Breast Cancer Patients With Implants Fare as Well as Others
WebMD News Archive
Toncred Styblo, MD, associate professor of neoplastic surgery at the Winship
Cancer Institute at Emory University in Atlanta, reviewed the study for WebMD.
"They're basically saying what certainly has been our experience at Emory
for some time, that with additional views you can detect early-stage,
nonpalpable breast cancers," Styblo says. "We looked at our
breast-cancer and augmented women here about 15 years ago and found similar
results. In general, mammographically detected breast cancers are cured with
treatment, regardless of whether women have implants or not."
One problem, Styblo says, is that women with implants tend to think they
don't need mammograms. "They have the same risk as anybody else; the
implants aren't going to protect them. A lot of women have a fear, the
mammogram's going to rupture my implant. I've never seen that happen. These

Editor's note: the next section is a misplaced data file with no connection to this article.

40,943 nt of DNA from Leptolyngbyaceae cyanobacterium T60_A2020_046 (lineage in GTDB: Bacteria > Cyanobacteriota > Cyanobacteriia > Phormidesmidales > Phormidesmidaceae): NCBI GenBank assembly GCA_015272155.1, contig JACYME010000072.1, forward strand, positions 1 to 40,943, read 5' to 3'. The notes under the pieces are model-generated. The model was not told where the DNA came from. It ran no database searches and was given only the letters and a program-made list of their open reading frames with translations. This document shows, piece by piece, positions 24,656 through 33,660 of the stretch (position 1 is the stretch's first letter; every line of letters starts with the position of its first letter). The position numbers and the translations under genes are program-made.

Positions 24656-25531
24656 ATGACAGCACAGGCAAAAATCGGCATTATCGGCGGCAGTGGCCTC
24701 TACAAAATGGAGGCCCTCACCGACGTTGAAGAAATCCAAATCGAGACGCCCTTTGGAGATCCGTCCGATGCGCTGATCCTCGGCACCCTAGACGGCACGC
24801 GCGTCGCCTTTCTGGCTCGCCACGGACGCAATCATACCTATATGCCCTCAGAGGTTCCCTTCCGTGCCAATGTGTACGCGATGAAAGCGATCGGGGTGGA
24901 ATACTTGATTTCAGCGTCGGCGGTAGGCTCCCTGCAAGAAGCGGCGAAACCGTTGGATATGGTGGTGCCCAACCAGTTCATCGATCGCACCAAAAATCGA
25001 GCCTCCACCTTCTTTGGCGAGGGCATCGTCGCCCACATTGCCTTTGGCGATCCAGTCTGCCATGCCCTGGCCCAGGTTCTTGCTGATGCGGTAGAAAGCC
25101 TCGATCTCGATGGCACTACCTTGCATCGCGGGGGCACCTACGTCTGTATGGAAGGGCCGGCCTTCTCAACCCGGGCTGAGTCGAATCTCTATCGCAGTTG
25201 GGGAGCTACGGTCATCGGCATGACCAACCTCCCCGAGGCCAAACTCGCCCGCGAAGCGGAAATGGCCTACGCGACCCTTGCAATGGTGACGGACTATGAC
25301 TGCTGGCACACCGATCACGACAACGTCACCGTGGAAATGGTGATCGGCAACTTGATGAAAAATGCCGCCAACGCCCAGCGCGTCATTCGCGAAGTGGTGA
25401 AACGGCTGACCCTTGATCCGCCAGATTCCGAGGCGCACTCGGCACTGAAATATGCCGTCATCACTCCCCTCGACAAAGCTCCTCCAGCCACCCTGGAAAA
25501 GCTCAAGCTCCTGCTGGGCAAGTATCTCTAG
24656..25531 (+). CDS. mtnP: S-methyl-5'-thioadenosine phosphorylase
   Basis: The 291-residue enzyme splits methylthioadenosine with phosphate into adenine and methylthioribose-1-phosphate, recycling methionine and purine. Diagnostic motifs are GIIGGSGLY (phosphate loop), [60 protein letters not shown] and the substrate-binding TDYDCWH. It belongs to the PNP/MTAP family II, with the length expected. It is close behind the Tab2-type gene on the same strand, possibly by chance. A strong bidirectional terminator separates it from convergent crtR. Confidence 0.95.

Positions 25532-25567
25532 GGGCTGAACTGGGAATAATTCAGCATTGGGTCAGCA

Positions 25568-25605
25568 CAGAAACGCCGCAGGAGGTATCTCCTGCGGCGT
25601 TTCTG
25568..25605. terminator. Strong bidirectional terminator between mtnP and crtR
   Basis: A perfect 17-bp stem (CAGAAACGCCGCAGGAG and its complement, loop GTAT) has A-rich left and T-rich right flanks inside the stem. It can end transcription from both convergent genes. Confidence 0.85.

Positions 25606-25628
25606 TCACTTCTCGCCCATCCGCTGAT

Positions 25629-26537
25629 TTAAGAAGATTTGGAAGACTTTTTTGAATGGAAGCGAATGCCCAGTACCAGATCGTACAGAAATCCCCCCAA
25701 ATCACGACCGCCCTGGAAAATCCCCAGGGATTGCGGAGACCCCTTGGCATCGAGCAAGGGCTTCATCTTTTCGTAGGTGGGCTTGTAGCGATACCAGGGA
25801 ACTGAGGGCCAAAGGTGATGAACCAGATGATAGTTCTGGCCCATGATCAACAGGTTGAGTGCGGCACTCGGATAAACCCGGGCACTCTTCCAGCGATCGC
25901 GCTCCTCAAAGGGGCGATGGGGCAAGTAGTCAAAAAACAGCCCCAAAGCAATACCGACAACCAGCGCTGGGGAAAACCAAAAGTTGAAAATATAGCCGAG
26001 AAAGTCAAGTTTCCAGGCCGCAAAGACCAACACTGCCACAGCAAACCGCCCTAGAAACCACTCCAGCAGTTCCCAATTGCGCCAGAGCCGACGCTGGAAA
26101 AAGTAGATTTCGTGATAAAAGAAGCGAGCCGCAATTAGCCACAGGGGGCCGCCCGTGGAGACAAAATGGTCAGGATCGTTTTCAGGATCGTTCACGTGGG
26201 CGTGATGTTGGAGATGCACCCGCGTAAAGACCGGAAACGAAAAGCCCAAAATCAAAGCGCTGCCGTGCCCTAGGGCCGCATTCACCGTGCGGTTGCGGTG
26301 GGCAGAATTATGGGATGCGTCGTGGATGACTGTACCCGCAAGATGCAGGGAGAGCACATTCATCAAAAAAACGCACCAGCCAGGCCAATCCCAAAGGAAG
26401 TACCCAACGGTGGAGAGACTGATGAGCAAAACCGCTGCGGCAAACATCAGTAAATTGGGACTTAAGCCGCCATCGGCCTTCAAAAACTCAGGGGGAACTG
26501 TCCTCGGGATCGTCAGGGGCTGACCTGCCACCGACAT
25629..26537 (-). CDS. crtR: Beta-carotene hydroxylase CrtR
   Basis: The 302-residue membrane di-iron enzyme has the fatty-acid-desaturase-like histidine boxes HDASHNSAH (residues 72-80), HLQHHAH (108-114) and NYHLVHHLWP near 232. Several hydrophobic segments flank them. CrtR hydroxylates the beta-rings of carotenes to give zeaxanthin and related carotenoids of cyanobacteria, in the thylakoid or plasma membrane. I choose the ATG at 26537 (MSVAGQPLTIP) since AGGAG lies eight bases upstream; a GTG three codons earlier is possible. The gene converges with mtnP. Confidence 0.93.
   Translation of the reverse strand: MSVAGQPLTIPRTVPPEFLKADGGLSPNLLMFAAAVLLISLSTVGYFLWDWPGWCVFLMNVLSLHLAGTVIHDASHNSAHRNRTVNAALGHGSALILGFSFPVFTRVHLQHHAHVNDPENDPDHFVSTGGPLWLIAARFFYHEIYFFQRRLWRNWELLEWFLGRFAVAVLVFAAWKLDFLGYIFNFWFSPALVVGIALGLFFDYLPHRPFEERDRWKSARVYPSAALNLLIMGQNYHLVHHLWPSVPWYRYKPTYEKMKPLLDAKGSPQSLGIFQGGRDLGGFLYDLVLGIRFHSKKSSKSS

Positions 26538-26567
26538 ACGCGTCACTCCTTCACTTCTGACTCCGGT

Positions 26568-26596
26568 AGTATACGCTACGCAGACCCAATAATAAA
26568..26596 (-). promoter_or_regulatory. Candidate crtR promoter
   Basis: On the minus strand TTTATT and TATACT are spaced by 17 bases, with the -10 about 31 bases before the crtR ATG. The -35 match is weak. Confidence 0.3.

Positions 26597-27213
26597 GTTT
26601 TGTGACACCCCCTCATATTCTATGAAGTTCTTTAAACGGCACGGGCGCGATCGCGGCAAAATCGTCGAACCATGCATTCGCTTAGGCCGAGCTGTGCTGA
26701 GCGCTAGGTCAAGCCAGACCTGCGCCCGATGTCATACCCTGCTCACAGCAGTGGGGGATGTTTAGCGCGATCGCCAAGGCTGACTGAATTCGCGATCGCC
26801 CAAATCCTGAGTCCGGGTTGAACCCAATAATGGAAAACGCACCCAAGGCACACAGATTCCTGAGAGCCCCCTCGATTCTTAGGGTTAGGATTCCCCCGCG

implants are such that you could stomp on them and they won't break."
Joanne Mortimer, MD, director of clinical oncology at Washington University
in St. Louis, tells WebMD, "Women should not be afraid of breast
augmentation surgery. There's the whole cosmetic issue, but also there's the
issue of reconstructive surgery after breast cancer. I don't want those women
to feel concerned about it."
- Breast cancer patients who have had breast augmentation fare just as well
in the long run as other women with breast cancer.
- The ability to diagnose breast cancer has improved over the past 20 years,
and a technique called implant displacement views allows physicians to see more
of the breast tissue in women with implants.
- Mammography does miss some breast cancers in women with implants, so these
women should be rigorous about performing self breast exams and should have
mammograms every year beginning at age 40.